Republicans took back Congress by offering solid policy alternatives to the Obama administration’s catastrophic demagoguery. But to take back the culture, we conservatives ought to start telling more fart jokes. Ironically, I’m not kidding about that.
For a while now, I’ve been thinking and writing about dirty jokes from the ancient Greek stage and the modern movie theater. One thing I’ve noticed is that we haven’t come up with a lot of new material over the past 2500 years. Basically, awkward sex and uncontrollable bowel movements are what’s funny. Since literally the birth of Western civilization, audiences have lined up out the door to watch some poor goon crap his pants.
No surprises there.
The other thing I’ve noticed, though, is that jokes have power. I’m talking about real, persuasive cultural force — the kind of thing that can change people’s minds and even sway elections. It’s not the same power that logic has: comedy doesn’t make convincing arguments. It doesn’t have to. All a really good comedy has to do is make its characters likable. With enough charm and charisma, pretty much anything can look like a great idea.
Take Seth Rogen. He’s the go-to leading man for a lot of big comedies, so he usually plays washed-up potheads, dunderhead cops, and vapid celebrities. But he has got to be the most likable human being on the planet. Just look at those teddy bear curls and listen to that cartoonish chuckle: the guy’s America’s overweight, deadbeat sweetheart. So when Rogen knocks a girl up out of wedlock or sets his own cop car on fire, he makes a goofy joke and somehow it all kind of looks like a good time. Audiences make fun of Rogen, but they also want to jump on the couch and play video games with him and his loser buddies. At least I do, a little.
That kind of lowbrow charm can be exceptionally convincing — just ask the ancient Greeks. The Greeks loved their comedies, and they loved them dumb and dirty. But they also loved them with a little bit of socio-political bite. One of the masters of that art was Aristophanes, who could have ‘em rolling in the aisles with a fart gag one minute, then slip in a scorchingly topical zinger the next. His characters were witty, winning, raunchy doofuses. What Aristophanes said wasn’t usually true, but it sure sounded good, and boy, was it funny. It also may have changed the history of Greece.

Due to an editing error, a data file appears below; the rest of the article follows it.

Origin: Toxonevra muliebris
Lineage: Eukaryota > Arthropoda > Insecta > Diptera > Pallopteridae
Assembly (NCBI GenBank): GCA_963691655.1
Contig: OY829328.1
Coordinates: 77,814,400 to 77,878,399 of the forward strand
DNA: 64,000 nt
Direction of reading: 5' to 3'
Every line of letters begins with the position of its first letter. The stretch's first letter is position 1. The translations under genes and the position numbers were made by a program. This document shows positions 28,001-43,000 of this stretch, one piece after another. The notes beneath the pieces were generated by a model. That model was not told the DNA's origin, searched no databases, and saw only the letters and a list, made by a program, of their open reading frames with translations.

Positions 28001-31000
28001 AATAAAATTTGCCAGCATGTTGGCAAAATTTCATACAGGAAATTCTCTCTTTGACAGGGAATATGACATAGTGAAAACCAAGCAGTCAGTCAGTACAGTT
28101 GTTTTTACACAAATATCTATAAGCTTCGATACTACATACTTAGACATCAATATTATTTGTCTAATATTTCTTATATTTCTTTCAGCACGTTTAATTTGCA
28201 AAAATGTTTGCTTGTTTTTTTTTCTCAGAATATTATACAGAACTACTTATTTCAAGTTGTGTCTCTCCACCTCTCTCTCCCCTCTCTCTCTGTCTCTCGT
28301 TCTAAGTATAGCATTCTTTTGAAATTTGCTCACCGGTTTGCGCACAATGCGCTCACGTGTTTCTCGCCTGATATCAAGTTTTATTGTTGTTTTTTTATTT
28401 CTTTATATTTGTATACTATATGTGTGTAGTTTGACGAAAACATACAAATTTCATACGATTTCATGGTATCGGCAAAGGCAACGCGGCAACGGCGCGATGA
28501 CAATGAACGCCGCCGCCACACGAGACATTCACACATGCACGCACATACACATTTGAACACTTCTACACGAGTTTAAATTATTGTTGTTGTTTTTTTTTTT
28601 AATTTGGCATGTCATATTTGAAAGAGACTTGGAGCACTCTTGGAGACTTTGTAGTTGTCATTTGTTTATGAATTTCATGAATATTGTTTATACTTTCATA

In the 420s BC, Aristophanes put on a show about Socrates. As in, that Socrates — the mac-daddy of philosophy. Except in Aristophanes’ play, Socrates is a fraud. He takes in strapping young men and turns them into prissy, eggheaded weaklings, corrupting them with “hyper-sophisticated drivel” and teaching them to abuse their parents (359). Socrates’ celebrated school, “the Thinkery,” comes across as a cesspool of immorality and idolatry. To listen to Aristophanes, Socrates was the scam artist of the century.
As far as we can tell, not a word of that is true. But in 399 BC, Athens put Socrates on trial for every one of the charges Aristophanes insinuated: corrupting the youth, preaching immoral doctrine, undermining the gods. The prosecution got a guilty verdict and a death sentence even though, as Plato wrote, “they didn’t say a word of truth” (17a). Now, there are plenty of other reasons, political and historical, why Socrates was a marked man. But as Plato pointed out, the jury had Aristophanes’ picture in their heads, too: they were primed to believe that Socrates was an anti-Athenian hack. Whatever else he said or did, Socrates was the shyster they had laughed at in the theater — he was shifty and dangerous. Aristophanes said so.
That’s just one example. Aristophanes also roasted Alcibiades, one of Athens’ major generals, and he lobbied for certain brands of poetry over others. He played fast and loose with the facts, but he threw in enough puns and sex gags that it didn’t matter. Aristophanes could have sold almost any bill of goods he wanted to — his audience would have been laughing too hard to argue.
Not a lot has changed. Modern comedies are as dumb and raunchy as ever, and they have almost as much cultural influence as plays did in ancient Greece. But conservatives aren’t harnessing that influence as much as we could.
People have argued that Judd Apatow has a socially conservative bent. And it’s true, for example, that he slips a keep-the-baby narrative into Knocked Up. But Apatow also routinely moans about Citizens United on Twitter — he’s hardly a champion for the right-wing cause. Mostly, movie comedies rehearse the same worn-out lefty narratives that the rest of Hollywood loves: feminists triumphantly battle oppression (Anchorman 2), or southerners get sent up as ignorant Jesus freaks (Talladega Nights). People watch this stuff, and it has an effect. Just ask the average 20-year-old where he gets his news — chances are, it’s from The Daily Show. Jokes have power.
Right now, that power is in the hands of folks like Jon Stewart, Will Ferrell, and Russell Brand — charming, talented elites with no idea what they’re talking about. Republicans are hot off some incredible midterms. We’ve got people like Paul Ryan making clear-eyed, compelling arguments. But weirdly, facts aren’t enough to make a convincing national case. We need a little more of that fun-loving, free-wheeling irreverence that the Left is pretending to monopolize. We need more folks like Greg Gutfeld and Ann Coulter who can hit back with pithy one-liners from the other side. It just might make a difference in 2016.
Dumb jokes are a historical constant, and so is their persuasive power. So it matters how that power gets used. Now, you can’t win an election with a pun (thank goodness). But, as Aristophanes knew, stupid jokes can get a lot done. Plus, you know — they’re hilarious.